[OPE-L:7306] [OPE-L:835] Re: Re: Re: Horsepower

Ajit Sinha (sinha@cdedse.ernet.in)
07 Apr 99 13:52:12 IST (+0530)

>Chris A:
> >> It could be said - and this might suit a C Part One context -
> >> that it is
> >> because human labour involves what Lukacs called 'teleological
> >> positing'
> >> (Simon Mohun says this in his Value Debates collection).
> >> However this runs into the problem that in capitalist
> production
> >> the most
> >> substantial part of the workforce have no such control over
> the
> >> purpose and
> >> method of work but just execute orders.
> >> So I prefer to locate the key difference in the fact that only
> >> labour has
> >> the subjective potential to overturn the relations of
> production
> >> and
> >> capital therefore faces it as a special case of the things it
> has
> >> to
> >> 'exploit' to produce a surplus product.
> >> I would locate the treatment of abstract labour in this
> context
> >> too in that
> >> before it appears as abstract in exchange it is already
> treated
> >> abstractly
> >> as a universal resource/problem by capital.
> >> Especially interesting I think is whether we agree with Marx
> in
> ___
Ajit S:
> >I don't know if I understand everything said above. But it seems
> to
> >me that you are rejecting the arguments pointing toward labor as
> >cause of value. If value, that is the labor time needed to
> produce
> >the commodities, is a social relation, then the question is what
> >kind of social relation it is? Does it represent the relation of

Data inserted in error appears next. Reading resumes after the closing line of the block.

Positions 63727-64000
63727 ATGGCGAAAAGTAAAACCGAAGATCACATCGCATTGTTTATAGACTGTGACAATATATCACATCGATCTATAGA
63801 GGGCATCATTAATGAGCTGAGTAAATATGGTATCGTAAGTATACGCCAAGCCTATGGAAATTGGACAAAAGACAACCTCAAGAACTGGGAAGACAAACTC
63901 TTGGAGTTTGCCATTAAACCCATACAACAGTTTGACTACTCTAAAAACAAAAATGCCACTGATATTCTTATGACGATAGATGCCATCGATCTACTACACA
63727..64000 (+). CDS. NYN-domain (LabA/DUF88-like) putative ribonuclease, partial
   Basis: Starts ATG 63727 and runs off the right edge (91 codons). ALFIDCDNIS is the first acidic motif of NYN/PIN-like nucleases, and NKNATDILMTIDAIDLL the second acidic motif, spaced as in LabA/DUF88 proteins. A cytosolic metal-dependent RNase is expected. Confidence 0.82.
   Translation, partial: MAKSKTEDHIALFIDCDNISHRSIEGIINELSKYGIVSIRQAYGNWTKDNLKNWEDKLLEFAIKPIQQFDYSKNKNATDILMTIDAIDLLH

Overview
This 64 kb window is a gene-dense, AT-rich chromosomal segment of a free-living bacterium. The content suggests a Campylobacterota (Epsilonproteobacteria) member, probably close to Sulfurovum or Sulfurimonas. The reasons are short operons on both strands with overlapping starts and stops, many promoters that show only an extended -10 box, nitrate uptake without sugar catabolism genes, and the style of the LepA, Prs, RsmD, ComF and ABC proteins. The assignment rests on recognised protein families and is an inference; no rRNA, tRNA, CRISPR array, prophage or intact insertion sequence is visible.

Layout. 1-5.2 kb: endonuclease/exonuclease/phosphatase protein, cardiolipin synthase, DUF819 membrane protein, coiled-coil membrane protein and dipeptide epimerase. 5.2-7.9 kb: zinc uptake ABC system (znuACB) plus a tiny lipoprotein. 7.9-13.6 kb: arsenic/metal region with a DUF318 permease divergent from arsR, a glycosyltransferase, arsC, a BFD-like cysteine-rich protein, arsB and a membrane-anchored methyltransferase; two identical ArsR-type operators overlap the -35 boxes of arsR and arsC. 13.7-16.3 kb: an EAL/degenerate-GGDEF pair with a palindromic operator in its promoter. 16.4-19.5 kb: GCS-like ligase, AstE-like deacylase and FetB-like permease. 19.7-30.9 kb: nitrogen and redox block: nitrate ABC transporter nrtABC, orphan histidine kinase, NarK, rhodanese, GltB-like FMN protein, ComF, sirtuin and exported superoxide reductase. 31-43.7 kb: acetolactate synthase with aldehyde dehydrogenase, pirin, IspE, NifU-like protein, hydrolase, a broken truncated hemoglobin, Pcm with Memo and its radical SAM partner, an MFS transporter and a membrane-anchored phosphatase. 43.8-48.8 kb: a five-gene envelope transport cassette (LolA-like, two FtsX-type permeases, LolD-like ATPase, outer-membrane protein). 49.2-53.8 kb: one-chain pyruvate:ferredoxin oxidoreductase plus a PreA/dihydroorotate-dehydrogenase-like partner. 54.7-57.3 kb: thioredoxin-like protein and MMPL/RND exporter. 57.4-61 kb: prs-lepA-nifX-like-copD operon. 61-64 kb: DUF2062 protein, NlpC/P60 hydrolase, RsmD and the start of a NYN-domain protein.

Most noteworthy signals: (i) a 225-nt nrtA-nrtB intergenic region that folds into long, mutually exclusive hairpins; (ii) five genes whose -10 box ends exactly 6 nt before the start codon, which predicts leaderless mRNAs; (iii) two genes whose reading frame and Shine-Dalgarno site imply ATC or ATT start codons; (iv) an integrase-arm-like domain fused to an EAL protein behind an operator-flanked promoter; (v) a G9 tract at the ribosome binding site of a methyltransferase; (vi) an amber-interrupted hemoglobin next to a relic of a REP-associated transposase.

> >social division of labor or does it represent the relation
> between
> >capital and labor? Cheers, ajit sinha
> >>
Chris A.
> In the first instance it represents the relation between capital
> and
> labour; however since capital is defined in terms of the social
> division of
> production between capitals value magnitudes are determmined by
> the
> relation between the labours exploited by the various capitals. I
> have
> coined the expression 'socially necessary exploitation time' for
> this.
> Chris Arthur
I think we need to think about aggregation and disaggregation issue
here. The necessary and surplus labor distinction can be understood
and calculated only when all the productive sectors are taken into
account simultaneously. So let's call this aggregative analysis.
Now the question is that the reproduction of the system requires
exchange of commodities between sectors. The question is: what does
one gain by defining commodities in labor time units. And how does
one get over the transformation problem. The labor accounting at
the aggregative case seems okay, but at the dis aggregative level
there seems to be a problem. We need to think, what does one gain
by defining a commodity as so much of labor time?
Cheers, ajit sinha